The "idol" is Baines (Ralph Richardson), the butler in the French embassy in London and the ambassador's little son, Philippe (Bobby Henrey), is the one who loves and worships him. Baines is devoted to the boy and never tires of spending time him, regaling him with tall tales that Philippe believes, of course. One day, Baines asks Philippe to keep a big secret from the hateful Mrs. Baines and this secret eventually changes all of their lives.
This is a wonderful movie. Richardson is flawless and little Bobby Henrey gives one of the very best child performances ever. He is completely natural, a real boy who dotes on his pet snake and would do anything for Baines, and acts in both English and French. The story is a domestic drama turned homicide investigation and it kept me on the edge of my seat. Heartily recommended.
on August 27, 2008
This is one of my all-time favorite films, right up there with Reed's next film, "The Third Man." The plot is compelling and suspenseful (thanks to Graham Greene's brilliance) but it is the cinematography, perfect casting and, most of all, Reed's direction that makes this film interesting on more levels and in more ways than I can list. This is a subtle, smart film, beautifully shot.
Little Phillipe (Bobby Henrey), the ambassador's son has free rein of the embassy while his father is away. His best friend the butler Baines (Ralph Richardson) and the nasty, gripy, strict, Mrs. Baines (Sonia Dresdel) look after him.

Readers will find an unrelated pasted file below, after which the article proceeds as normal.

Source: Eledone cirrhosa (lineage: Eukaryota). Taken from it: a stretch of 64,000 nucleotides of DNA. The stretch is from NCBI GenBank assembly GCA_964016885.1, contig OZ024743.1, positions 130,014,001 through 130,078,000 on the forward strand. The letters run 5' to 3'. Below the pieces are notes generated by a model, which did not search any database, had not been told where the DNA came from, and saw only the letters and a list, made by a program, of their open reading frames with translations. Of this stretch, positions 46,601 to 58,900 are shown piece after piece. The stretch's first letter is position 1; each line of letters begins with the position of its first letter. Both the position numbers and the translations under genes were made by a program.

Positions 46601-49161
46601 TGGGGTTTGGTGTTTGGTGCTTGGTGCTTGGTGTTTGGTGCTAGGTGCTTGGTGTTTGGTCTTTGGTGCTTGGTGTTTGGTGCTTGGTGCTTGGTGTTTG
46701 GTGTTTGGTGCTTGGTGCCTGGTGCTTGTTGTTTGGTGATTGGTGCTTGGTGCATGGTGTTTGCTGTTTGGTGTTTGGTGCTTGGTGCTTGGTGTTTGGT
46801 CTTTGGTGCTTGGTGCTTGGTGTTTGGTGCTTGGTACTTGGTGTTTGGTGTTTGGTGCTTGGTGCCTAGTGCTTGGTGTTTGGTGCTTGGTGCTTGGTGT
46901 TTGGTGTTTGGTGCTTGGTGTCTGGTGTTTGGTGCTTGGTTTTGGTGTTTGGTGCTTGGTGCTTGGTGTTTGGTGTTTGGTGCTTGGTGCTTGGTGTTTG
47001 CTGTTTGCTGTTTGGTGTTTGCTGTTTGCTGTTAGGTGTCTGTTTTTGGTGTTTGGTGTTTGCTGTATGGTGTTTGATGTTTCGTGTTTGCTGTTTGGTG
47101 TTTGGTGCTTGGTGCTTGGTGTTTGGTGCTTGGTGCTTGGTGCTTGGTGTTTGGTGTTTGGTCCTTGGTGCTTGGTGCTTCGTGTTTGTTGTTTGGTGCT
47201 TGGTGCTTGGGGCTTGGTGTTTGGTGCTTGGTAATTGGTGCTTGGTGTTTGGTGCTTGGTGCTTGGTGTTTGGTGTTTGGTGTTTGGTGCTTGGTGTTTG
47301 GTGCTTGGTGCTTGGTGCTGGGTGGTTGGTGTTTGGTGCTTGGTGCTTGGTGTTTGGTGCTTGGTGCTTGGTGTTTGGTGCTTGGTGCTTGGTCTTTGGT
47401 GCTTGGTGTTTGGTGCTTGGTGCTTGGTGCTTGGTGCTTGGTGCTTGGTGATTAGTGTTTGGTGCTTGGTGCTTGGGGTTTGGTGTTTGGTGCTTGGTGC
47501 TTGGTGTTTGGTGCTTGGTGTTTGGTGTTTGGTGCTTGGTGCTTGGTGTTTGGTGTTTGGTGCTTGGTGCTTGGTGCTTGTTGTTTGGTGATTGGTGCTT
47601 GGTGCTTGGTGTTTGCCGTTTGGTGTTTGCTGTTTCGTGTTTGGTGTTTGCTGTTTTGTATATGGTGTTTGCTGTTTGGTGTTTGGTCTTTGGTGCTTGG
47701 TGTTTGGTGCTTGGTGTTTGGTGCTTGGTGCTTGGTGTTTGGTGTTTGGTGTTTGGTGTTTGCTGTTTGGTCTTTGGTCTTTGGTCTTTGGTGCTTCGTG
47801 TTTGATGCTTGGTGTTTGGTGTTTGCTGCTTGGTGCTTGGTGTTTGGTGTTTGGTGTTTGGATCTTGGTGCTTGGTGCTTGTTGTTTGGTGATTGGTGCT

One day he finds that Baines sneaks out to visit his "niece" Julie (Michèle Morgan) who just happens to be an embassy secretary. It becomes a secret. But you know who weasels it out of the boy and replaces it with her secret.
A confrontation peruses and some one is found dead. The boy is pretty sure who did it and decides that is a secret.
The boy decided the Mr. Baines is bad but is told:
Baines "We should be very careful Phil; because we make one another",
Phillipe "I thought god made us?",
Baines "Trouble is we take a hand in the game."
Phillipe now knows the danger in secrets and the departing detective asks "Do you want to know a secret?"
Based on a story by Graham Greene. And directed by Carol Reed the criterion collection has some good 2006 DVD supplements.
on January 13, 2002
Carol Reed, one of Britain's most masterly directors, handled this gem with consummate grace. This was Reed's final film prior to his masterpiece, "The Third Man."
What makes this film so rare is that it is seen through the eyes of a young boy, played by Bobby Hendry. Most of the action takes place in a South London mansion in fashionable Chelsea, which serves as the French Embassy. The youngster's parents are away in France when the wife of his hero, played by Ralph Richardson, slips and falls down the second floor staircase, plunging to her death. Richardson, the Embassy's caretaker, was caught in a loveless marriage with a difficult woman. He is having an affair with Michele Morgan at the time of his wife's death.
A young child's imagination goes to work. Hendry imagines that Richardson actually killed his wife and, when investigating police officers Jack Hawkins and Bernard Lee arrive, he engages in conduct in which, while seeking to help his hero Richardson, mistakenly implicates him.
By the film's conclusion Richardson is finally cleared, but Hendry's activities make things more difficult for him. The imagination of a youngster seeking to help Richardson almost leads to his downfall.
Reed's deft handling of Hendry was reflective of his ability to work with children. It was further demonstrated in "A Kid for Two Farthings" and in the brilliant musical "Oliver!", which resulted in an Academy Award for Reed.